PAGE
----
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Instructor: Gerald Postema. This course meets on Tuesdays and Thursdays from 12:30 – 1:45 p.m. in Graham Memorial 210.

The Rule of Law: National and Global Perspectives

In this course, we will explore the connections between law and justice. The central organizing idea is the notion of “the rule of law.” This notion played a very large role in Western political thinking since the middle ages and in modern constitutional thought. Over the last century it has had a strong presence in thinking about the international legal order. The world-wide respect for the ideal is (in part) the legacy of the Nuremberg Trials in which Nazi war criminals were tried by an international tribunal. Yet, those trials themselves seemed to compromise the ideal. The trials and the notion of the rule of law have remained controversial. Some believe that the ideal of the rule of law can be derived from a sound understanding of law itself, others argue that it has its roots in fundamental notions of liberty, others attack it as a piece of Western (or American) ideology. This course will explore the philosophical foundations and practical applications of the notion of the rule of law, and will focus on the importance of the rule of law in the international domain for protection of human rights.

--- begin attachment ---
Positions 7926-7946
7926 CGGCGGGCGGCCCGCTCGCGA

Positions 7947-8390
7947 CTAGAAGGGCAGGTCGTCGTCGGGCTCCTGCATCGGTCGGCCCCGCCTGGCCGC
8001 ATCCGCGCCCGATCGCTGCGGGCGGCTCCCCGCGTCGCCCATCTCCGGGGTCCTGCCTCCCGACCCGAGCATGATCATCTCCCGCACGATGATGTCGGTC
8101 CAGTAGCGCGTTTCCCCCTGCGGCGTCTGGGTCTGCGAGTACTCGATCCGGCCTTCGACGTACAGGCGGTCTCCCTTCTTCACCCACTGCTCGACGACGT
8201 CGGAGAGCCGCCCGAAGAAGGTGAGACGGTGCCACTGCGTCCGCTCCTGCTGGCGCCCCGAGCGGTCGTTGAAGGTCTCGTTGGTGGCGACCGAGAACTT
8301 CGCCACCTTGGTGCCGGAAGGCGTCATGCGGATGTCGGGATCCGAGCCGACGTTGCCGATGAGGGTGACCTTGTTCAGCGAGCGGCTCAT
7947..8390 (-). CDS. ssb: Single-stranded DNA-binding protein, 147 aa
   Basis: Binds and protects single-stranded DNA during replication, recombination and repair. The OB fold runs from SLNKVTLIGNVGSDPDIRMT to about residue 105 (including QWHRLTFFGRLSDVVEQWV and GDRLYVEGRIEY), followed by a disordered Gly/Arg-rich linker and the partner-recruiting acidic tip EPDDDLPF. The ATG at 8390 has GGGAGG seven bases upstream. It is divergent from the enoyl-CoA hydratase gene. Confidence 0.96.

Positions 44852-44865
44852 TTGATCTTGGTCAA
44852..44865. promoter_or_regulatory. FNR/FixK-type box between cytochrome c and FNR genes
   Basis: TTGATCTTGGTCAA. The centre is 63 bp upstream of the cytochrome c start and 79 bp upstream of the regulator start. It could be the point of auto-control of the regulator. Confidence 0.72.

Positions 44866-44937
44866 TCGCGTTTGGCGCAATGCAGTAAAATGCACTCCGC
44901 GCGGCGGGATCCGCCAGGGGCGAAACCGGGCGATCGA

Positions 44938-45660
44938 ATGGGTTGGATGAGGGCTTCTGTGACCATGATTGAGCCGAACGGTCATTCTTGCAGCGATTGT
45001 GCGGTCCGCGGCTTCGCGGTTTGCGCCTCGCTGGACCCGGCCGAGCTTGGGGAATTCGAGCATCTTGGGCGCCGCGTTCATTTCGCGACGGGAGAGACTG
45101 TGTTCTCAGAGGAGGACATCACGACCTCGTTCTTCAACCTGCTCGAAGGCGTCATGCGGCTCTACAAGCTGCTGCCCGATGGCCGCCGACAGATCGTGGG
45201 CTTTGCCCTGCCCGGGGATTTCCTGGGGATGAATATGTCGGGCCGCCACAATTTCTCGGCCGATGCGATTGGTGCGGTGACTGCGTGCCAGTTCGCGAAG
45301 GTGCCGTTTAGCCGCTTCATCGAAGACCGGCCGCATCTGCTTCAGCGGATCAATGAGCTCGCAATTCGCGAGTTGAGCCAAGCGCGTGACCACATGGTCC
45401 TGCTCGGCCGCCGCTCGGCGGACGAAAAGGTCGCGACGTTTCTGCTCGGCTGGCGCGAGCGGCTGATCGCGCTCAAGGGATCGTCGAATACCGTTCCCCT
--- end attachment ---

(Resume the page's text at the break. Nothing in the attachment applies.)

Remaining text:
Book: Geoffrey Robertson, Crimes Against Humanity, NY: New Press, 2006 (new edition), [paperback] ISBN: 1595580719.

Gerald Postema’s webpage